Gastroesophageal reflux causes a burning sensation in the lower part of the oesophagus (the duct that transports food from the mouth to the stomach). Reflux occurs when gastric fluids (gastric acid and digestive enzymes) go back up in the oesophagus.
The role of the muscle (sphincter) that separates the oesophagus from the stomach is to keep the stomach's fluids from going back up the oesophagus. When this sphincter becomes relaxed, gastric secretions are able to go back up the oesophagus. While the stomach has a mucosal barrier designed to resist acid secretion, the oesophageal mucosa is more fragile and becomes easily irritated by contact with these secretions.
What are the symptoms of gastroesophageal reflux?
Symptoms may include:
- pain or discomfort in the stomach or the chest
- hoarse voice.
What causes gastroesophageal reflux?
Certain medical conditions, such as pregnancy or hiatus hernia, make it easier for reflux to occur because they induce additional pressure on the stomach. Other elements can also cause or increase reflux such as stress or anxiety, as well as taking drugs that delay stomach emptying or that decrease the tonus of the lower oesophageal sphincter. Thus, they induce the return of food to the oesophagus. Also, other drugs may promote or aggravate reflux by irritating the oesophagus, such as anti-inflammatory drugs (eg.: ibuprofen). Talk to your pharmacist or doctor if you take drugs or herbal products.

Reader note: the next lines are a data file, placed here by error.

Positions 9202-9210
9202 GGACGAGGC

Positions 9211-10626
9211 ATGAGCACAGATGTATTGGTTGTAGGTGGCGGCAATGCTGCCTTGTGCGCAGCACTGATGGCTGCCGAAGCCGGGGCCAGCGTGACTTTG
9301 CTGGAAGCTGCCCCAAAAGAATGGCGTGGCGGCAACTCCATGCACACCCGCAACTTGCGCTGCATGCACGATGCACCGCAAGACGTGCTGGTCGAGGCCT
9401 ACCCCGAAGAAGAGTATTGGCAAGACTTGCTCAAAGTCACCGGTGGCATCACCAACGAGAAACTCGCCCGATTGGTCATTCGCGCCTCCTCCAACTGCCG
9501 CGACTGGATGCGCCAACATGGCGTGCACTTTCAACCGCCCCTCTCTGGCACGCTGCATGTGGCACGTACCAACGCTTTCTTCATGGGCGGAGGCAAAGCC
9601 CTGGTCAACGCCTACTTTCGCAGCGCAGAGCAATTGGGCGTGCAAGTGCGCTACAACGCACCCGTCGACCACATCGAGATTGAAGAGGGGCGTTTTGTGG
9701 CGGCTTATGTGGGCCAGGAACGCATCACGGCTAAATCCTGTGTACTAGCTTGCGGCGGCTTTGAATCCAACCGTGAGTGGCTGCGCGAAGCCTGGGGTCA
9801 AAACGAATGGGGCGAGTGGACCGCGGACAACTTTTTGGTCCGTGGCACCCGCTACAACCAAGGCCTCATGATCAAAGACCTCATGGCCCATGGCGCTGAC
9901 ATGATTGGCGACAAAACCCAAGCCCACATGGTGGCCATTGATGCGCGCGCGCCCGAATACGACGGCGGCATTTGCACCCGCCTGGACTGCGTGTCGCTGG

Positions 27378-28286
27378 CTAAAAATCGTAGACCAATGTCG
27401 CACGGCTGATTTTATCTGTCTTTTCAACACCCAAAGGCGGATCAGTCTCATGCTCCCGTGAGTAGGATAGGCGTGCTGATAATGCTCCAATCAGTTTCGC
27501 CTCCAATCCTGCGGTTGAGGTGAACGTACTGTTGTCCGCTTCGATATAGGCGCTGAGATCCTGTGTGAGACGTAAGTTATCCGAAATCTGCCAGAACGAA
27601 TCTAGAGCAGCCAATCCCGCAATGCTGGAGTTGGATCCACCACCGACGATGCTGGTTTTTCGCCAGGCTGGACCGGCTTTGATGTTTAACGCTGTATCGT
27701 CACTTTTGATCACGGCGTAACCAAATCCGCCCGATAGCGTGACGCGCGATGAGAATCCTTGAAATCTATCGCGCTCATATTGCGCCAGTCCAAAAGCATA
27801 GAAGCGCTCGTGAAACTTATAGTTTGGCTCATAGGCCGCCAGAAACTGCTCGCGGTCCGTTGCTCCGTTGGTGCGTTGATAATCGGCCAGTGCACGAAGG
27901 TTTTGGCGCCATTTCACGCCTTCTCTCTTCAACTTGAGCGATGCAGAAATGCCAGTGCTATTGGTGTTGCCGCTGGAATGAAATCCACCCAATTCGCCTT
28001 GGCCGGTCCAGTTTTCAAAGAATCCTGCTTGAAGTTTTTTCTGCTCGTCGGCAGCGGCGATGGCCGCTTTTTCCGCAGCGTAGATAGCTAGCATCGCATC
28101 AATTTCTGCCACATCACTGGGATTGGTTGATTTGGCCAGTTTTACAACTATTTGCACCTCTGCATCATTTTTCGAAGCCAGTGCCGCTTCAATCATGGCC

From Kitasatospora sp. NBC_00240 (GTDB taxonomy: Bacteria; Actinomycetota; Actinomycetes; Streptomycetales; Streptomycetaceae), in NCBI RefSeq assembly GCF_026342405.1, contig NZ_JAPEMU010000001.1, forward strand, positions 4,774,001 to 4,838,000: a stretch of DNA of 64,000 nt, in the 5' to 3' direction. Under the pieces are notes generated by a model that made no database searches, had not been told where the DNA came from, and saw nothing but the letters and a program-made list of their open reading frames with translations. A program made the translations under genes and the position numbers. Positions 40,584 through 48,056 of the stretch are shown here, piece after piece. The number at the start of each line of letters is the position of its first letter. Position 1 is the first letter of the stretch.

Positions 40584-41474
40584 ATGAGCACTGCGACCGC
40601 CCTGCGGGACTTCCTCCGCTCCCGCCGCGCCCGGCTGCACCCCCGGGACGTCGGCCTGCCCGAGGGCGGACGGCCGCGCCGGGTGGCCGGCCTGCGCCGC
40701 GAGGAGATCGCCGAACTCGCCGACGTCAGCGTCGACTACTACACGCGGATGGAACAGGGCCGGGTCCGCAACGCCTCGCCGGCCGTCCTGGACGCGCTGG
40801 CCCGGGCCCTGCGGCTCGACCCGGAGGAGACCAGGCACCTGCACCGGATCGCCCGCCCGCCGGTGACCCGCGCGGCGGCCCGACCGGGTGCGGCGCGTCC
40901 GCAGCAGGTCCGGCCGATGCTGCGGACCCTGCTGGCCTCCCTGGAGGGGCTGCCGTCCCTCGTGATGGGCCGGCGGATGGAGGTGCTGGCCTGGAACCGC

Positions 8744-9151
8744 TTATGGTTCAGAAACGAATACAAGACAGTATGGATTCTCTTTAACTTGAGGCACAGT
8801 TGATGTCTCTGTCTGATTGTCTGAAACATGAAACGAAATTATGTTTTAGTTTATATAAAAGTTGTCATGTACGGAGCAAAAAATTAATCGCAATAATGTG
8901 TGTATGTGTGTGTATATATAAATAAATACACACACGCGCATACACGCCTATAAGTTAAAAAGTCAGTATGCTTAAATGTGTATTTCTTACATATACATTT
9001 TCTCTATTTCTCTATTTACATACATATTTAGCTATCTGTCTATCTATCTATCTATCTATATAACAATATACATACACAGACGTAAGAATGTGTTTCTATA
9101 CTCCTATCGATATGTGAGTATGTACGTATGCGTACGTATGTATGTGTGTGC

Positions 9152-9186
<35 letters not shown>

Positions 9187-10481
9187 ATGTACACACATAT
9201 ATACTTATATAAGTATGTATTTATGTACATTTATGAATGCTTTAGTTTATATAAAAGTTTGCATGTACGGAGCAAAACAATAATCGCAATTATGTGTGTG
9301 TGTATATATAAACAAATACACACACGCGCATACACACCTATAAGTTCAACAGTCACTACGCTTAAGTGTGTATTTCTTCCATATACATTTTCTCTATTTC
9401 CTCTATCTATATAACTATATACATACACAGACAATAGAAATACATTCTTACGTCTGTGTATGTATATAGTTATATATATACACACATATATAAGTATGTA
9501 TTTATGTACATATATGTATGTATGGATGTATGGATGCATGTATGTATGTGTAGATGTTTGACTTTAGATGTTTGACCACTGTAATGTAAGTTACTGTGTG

Certain foods of lifestyle habits may also cause or worsen gastroesophageal reflux.
Foods to avoid:
Lifestyle habits to modify:
How is gastroesophageal reflux treated?
There different drugs used to treat reflux problems:
- Antacids, which temporarily neutralize gastric acidity.
- Drugs that speed up digestion, making food and gastric acids reach the intestine more rapidly.
- Drugs that reduce acid production in the stomach.
Antacids and certain other drugs are available without a prescription, but other more potent drugs require medical supervision.
Each treatment should be tailored to the patient's needs, especially since there are numerous causes of reflux and people often react differently to medication. To maximize your treatment's efficacy, drugs should be taken in a specific manner and at specific times, even those available without a prescription. Do not hesitate to seek advice from your pharmacist: he is the most knowledgeable health professional when it comes to medication.
It is best to consult a doctor if:
- your symptoms impair your daily activities or occur more than two times a week;
- lifestyle modifications do not improve your symptoms;
- OTC drugs taken regularly for a maximum of 2 weeks did not relieve your symptoms.
You should seek medical attention immediately if:
- persistent or severe digestive problem, particularly first occurring after the age of 50;
- unexplained weight loss;
- chest pain spreading to the back, neck, jaw, shoulder, left arm (signs of a heart problem);
- pain or difficulty swallowing;
- choking or shortness of breath;
- persistent pain after meals and during the evening;
- severe or prolonged vomiting;
- black stools or vomiting blood;
- no more relief of pain when taking a drug that used to bring relief.
For more information:
Canadian Digestive Health Foundation